Respecting each other

The short version of an ad for a gay dating/cruising app:

MISTER is an online community for men who value themselves and other men. Unlike other gay social networking apps, MISTER encourages users to show their faces, show respect, spend less time searching and more time meeting men in the real world. The users of our app are proud to say, “I am MISTER.”

(There will eventually be a linguistic point.)

The (very) long version, from the website:

MISTER is a gay chat app that’s truly different from the others.

We’re an online, mobile community for men who value themselves and other men. Unlike rival gay social networking apps, MISTER encourages users to show their faces, to be respectful, and to waste less time searching and spend more time meeting quality men in the real world – whether you’re looking for fun or something more serious

Why do we do this? Because we believe in the power of individuals to build a better, more civil app community – one where users don’t misrepresent themselves, list discriminatory preferences, treat others with contempt, and ignore or disrespectfully reject one another outright. The truth is that behind every iPhone, iPad and Android is a real person – a real man – and MISTER believes we ought to recognize that fact. We should be accountable to one another and treat each other like human beings in our virtual interactions. That way, we’ll all live in a more positive and less alienated gay community in reality.

So when you use MISTER, be clear and up-front. We think it’s cool. Go ahead and state whether you’re husky or skinny, whether you’re HIV-positive or negative, whether you’re mature or young, whether you’re a top or a bottom. And be proud of it

In the meantime, we’ll be doing our part behind the scenes to get you linked up with the men who are right for you. MISTER’s new “MR. Right” feature learns what type of men you’re attracted to as you use the app and makes smart introductions, showing you more men it thinks you might like but whom you haven’t seen before. It’ll save you time and get you off your mobile device and out on more dates. With MISTER, you’ll have MR. Right as well as plenty more smart tools at your disposal. You can learn about them all on the MISTER features page.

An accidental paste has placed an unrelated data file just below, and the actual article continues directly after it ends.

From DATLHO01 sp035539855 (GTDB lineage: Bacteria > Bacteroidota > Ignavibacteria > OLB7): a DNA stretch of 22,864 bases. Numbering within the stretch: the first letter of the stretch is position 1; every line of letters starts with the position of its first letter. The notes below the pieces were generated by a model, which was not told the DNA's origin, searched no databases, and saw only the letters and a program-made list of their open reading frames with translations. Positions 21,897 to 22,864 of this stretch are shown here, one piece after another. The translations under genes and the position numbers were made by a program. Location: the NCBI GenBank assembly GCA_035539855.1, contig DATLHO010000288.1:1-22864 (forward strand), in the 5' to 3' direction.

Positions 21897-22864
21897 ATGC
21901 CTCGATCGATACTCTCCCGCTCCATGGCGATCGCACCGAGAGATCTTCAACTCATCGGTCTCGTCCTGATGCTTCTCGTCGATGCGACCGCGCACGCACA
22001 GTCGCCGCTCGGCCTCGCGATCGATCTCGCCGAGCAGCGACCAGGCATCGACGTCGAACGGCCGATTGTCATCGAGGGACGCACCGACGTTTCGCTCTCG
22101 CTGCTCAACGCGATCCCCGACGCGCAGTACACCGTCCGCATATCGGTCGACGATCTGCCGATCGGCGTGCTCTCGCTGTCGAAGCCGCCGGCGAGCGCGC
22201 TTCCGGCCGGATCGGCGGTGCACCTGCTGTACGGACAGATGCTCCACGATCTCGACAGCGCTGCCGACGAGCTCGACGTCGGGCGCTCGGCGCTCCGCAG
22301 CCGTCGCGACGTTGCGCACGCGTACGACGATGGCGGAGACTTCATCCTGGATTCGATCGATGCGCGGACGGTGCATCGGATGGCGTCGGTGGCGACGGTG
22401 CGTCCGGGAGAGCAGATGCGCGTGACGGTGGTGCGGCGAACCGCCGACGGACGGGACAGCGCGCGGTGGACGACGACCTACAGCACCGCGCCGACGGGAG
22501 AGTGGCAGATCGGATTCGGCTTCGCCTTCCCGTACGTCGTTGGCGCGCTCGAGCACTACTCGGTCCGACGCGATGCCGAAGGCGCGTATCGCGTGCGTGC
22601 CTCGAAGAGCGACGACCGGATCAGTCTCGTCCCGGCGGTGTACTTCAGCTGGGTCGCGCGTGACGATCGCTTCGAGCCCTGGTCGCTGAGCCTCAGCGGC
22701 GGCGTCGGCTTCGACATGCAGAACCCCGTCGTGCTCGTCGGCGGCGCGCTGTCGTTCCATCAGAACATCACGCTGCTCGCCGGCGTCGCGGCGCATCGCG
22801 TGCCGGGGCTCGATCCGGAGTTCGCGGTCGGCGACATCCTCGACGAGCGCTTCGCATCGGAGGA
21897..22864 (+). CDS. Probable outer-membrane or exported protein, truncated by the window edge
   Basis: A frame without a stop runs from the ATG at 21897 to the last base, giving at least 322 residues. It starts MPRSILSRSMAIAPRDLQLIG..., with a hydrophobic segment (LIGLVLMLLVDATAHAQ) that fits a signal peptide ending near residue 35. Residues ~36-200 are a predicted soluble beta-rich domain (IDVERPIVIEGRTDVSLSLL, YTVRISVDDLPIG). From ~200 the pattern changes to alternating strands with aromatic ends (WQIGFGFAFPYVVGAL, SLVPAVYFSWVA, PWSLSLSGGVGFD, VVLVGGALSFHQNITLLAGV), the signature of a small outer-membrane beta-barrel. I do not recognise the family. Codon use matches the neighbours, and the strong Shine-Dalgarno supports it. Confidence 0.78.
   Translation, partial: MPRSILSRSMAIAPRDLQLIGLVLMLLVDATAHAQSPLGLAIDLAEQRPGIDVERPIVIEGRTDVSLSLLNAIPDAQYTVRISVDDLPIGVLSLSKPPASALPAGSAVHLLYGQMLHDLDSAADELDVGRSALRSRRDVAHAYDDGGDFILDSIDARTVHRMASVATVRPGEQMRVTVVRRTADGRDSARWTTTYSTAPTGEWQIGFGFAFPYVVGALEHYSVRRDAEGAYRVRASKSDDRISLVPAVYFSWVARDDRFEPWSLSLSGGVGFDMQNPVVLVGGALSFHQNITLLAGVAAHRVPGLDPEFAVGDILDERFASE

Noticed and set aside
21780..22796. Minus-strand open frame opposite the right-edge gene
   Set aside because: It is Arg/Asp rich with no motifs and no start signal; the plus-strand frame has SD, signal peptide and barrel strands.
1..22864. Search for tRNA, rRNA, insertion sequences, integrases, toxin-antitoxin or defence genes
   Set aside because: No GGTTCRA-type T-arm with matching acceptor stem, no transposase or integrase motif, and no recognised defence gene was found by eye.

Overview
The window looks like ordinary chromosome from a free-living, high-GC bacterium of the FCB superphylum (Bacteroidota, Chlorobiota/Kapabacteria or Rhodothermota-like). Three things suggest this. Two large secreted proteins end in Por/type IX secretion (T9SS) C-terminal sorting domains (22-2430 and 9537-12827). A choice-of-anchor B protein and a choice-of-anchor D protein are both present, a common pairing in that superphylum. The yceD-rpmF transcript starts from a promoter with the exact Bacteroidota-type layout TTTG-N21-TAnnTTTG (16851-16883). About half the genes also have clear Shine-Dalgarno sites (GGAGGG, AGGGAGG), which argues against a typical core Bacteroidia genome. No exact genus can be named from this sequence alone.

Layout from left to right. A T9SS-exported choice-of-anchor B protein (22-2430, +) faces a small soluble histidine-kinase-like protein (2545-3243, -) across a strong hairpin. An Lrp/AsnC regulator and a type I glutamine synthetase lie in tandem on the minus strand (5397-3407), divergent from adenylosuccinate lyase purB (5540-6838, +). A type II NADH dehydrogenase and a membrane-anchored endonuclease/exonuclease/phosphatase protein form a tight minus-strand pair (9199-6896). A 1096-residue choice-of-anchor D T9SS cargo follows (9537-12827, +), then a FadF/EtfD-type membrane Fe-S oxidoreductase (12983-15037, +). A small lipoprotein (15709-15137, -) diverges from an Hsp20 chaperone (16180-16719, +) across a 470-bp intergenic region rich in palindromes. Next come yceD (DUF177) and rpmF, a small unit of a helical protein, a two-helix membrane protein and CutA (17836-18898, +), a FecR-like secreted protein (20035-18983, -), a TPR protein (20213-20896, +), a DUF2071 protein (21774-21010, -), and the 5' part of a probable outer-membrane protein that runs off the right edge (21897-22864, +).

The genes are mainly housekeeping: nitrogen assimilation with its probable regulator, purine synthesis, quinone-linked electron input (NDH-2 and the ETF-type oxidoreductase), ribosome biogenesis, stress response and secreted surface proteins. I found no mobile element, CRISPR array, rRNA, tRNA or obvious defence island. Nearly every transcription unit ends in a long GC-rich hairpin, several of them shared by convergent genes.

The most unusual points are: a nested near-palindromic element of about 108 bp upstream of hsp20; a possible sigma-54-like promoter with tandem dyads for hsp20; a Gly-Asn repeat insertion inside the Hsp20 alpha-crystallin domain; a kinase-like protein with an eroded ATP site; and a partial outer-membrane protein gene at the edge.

One last thing: MISTER asks users to follow a simple code of conduct in using the app. It’s a sort of shared set of values that we all agree upon. Appropriately enough, we call it the MISTER Code.

Maturity: MISTERs act like adults. No games. No attitude.
Integrity: MISTERs live authentically and honestly.
Safety: MISTERs protect themselves and their partners, emotionally and physically.
Truth: MISTERs represent themselves accurately in their profiles.
Enjoyment: MISTERs value mutually pleasurable experiences.
Respect: MISTERs treat each other with respect.

Basically, we want to help you find men by being yourself and being kind to your fellow man. That’s when you’re at your hottest. We want all of our users to be proud to say, “I am MISTER.”

Respect, respect, respect,. R-E-S-P-E-C-T. Now here’s the ad that came to me in e-mail:

Real men, not bitches. No bitchy queens, just masculine nice guys. Find the kind of man you want, but don’t reject any guy outright. “No fats, no fems” OUT, but “No bitches” OK. I’m baffled.

The slang noun bitch has several uses in gay contexts — as a slur for for a nasty, unpleasant gay man; as a reference to a woman; as a reference to a sexually subordinate man (“owned” by a dominant man; bitch here is a relational noun); and as a reference to an effeminate, often submissive, gay man. In the last two senses, men may choose to use the word neutrally, as a statement of relationship (I wanted to be his bitch for months; he offered to share his bitch with me) or persona (where some men use it, even proudly, like bitch-boy, as roughly interchangeable with reclaimed sissy-boy or pussy-boy: I’ve always been comfortable being a bitch and hanging with other bitches; he’s a really sweet bitch).

I’m also baffled by Less glitches, fewer bitches, with non-parallel less and fewer, though both are used here with plural count nouns. Less hassle, fewer bitches would have worked, and even been prescriptively standard, but of course it doesn’t rhyme. Fewer glitches, fewer bitches would have worked on all counts. And Less glitches, less bitches would have maintained paralellism and managed the rhyme, though at the cost of non-standard (but very common) usage. What MISTER went for is a bizarre jumble.

One Response to “Respecting each other”

  1. arnold zwicky Says:

    From Dennis Lewis on Facebook:

    Dennis Lewis Am I the only one who thinks submissives would be drawn to an app named “Mister” thinking it would link them to dominant masters? (“Yes sir!”).

    Well, there’s Grindr and Jack’d, and, specifically for gay masters and slaves, bebo.

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